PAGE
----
You're opening a can of worms in your workplace investigation if you let a supervisor read an employee's complaint she filed with the human resources department. Unless the supervisor has a legitimate need to know that the employee even complained or any of the details of her complaint, that documentation becomes part of an investigative file to which only certain HR staff and legal counsel should have access.
Many employee handbooks contain the company's process for employee complaints. Depending on the company structure, some employers prefer that employees go to their supervisor first and if that's not feasible, employees should report complaints to the department manager before going to the HR department. It's prudent to go straight to the HR department in the event an employee can't talk to a manager. Once there, an HR staffer meets with the employee and typically provides information on how the company handles complaints.
Workplace investigations should be held in confidence to the extent possible. Naturally, if an employee complains about sexual harassment, the HR specialist will need to provide each witness with a brief introduction about the complaint before taking the witness's statement. But the HR specialist shouldn't divulge specific details about the employee's complaint and she should never hand over an employee's written complaint for witnesses to review and possibly refute. That includes the employee's supervisor. Employees' complaints become a part of the investigative file and shouldn't be disclosed to anyone who's not on the need-to-know list.
It doesn't matter whether the employee's initial complaint is in writing or whether the HR specialist transcribes the employee's verbal complaint -- the employee's supervisor should be allowed to read it. If the employee complained about the supervisor, then opening up the investigative file to the employee's supervisor could result in retaliation against the employee. Even if the HR specialist takes a statement from the supervisor, she wouldn't disclose everything the employee shared. One of the keys to investigating workplace complaints is receiving information from employees, synthesizing it and then asking witnesses questions based on analytical and critical thinking skills and standard investigative techniques.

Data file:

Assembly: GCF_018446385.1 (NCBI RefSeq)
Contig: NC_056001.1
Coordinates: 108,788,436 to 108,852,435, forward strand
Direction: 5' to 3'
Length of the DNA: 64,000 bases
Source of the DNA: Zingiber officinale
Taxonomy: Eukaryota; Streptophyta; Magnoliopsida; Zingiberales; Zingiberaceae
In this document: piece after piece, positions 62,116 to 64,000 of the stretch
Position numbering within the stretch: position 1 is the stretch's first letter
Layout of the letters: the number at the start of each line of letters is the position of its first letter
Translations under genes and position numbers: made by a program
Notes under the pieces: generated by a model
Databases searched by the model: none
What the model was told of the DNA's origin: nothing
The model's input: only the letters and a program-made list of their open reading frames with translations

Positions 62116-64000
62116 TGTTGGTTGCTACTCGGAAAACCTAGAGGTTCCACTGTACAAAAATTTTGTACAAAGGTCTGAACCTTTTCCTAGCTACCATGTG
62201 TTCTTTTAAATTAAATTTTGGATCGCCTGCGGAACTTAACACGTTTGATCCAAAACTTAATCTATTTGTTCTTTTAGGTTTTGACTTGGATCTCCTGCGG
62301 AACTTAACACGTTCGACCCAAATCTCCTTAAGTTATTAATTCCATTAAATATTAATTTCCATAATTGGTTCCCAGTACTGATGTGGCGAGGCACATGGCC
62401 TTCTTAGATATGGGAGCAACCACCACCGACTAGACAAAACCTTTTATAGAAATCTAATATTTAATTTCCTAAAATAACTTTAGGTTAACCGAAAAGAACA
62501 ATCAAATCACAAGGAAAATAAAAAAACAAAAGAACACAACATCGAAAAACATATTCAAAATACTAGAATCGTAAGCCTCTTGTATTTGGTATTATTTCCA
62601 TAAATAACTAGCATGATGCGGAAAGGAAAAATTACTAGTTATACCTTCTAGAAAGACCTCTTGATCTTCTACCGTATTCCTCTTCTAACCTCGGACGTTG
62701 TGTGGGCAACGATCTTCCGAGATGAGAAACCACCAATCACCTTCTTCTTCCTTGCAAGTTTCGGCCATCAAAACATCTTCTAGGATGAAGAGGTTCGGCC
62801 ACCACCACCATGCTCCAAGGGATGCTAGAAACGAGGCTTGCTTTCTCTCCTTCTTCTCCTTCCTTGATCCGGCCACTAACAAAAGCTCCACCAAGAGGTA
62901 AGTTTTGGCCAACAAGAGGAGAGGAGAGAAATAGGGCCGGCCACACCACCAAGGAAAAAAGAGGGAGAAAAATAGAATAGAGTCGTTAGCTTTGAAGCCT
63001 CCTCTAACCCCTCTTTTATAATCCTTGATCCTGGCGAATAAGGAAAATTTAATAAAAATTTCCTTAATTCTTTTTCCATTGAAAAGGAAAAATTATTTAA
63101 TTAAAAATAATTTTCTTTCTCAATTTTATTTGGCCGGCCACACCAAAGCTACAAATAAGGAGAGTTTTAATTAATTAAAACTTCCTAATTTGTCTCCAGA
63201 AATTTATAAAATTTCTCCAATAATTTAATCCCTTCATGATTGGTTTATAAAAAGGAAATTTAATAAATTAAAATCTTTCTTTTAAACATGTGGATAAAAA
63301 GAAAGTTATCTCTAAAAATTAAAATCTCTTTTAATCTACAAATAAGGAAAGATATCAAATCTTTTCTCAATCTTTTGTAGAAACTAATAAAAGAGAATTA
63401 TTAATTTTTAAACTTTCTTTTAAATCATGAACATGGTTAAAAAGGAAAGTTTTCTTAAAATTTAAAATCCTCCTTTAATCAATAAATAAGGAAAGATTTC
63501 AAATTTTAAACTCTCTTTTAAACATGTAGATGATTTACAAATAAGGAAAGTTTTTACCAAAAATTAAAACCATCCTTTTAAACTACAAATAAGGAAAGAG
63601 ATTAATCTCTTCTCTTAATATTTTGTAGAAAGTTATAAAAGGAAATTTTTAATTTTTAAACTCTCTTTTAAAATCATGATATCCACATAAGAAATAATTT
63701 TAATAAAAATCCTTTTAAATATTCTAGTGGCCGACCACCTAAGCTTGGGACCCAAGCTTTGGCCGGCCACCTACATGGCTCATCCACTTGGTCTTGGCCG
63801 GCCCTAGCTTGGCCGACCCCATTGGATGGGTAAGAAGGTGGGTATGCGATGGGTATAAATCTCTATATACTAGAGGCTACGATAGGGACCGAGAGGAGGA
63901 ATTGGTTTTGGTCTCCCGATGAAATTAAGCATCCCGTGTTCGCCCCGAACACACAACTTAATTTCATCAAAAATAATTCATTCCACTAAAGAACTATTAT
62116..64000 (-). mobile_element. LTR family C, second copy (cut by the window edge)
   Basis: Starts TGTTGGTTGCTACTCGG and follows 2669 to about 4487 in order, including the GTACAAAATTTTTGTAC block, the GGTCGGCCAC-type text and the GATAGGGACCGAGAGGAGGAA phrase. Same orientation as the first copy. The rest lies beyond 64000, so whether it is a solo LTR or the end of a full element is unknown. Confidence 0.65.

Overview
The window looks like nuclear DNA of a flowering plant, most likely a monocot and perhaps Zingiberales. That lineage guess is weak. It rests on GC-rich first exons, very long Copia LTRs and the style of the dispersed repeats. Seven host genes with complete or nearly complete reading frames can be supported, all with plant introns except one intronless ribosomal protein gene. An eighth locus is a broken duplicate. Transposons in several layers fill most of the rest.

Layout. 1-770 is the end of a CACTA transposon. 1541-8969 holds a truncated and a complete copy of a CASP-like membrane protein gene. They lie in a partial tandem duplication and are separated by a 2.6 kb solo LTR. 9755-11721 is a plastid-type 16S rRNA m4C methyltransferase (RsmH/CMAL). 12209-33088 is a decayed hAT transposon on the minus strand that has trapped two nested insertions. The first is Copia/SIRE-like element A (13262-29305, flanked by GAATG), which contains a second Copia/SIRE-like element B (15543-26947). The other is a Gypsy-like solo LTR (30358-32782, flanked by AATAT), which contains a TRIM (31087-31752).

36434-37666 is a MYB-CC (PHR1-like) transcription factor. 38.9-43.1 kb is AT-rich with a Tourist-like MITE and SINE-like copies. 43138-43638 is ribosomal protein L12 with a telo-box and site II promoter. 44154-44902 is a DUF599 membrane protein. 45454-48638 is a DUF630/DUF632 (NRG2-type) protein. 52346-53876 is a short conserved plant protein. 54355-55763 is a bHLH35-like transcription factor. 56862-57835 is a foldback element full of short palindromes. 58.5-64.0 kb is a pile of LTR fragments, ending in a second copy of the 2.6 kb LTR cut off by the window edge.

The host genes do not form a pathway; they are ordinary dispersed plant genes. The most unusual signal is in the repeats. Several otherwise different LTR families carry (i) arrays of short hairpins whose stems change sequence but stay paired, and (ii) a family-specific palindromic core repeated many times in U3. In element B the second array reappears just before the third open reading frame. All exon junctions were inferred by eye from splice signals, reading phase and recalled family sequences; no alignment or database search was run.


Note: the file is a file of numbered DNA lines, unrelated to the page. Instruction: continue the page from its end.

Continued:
If the employee complains about another employee, the supervisor may be privy to some details about the complaint, but he still doesn't need access to the written documentation. In this case, the HR specialist can make a recommendation to the supervisor to take action until the investigation is complete. For example, if an employee complains that she is subject to a hostile work environment because of her co-worker's actions, HR might suggest that the supervisor separate the two employees, assign them to different schedules or, in egregious cases, suspend the co-worker until HR makes its final recommendation.
Ruth Mayhew has been writing since the mid-1980s, and she has been an HR subject matter expert since 1995. Her work appears in "The Multi-Generational Workforce in the Health Care Industry," and she has been cited in numerous publications, including journals and textbooks that focus on human resources management practices. She holds a Master of Arts in sociology from the University of Missouri-Kansas City. Ruth resides in the nation's capital, Washington, D.C.